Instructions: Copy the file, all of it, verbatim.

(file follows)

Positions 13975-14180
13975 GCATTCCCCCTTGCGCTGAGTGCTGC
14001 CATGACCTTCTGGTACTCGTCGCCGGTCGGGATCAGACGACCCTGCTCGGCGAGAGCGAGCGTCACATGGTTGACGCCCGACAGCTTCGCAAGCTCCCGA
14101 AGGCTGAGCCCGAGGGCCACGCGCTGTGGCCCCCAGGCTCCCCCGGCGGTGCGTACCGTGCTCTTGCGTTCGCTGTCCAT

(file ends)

Positions 13975-14180
13975 GCATTCCCCCTTGCGCTGAGTGCTGC
14001 CATGACCTTCTGGTACTCGTCGCCGGTCGGGATCAGACGACCCTGCTCGGCGAGAGCGAGCGTCACATGGTTGACGCCCGACAGCTTCGCAAGCTCCCGA
14101 AGGCTGAGCCCGAGGGCCACGCGCTGTGGCCCCCAGGCTCCCCCGGCGGTGCGTACCGTGCTCTTGCGTTCGCTGTCCAT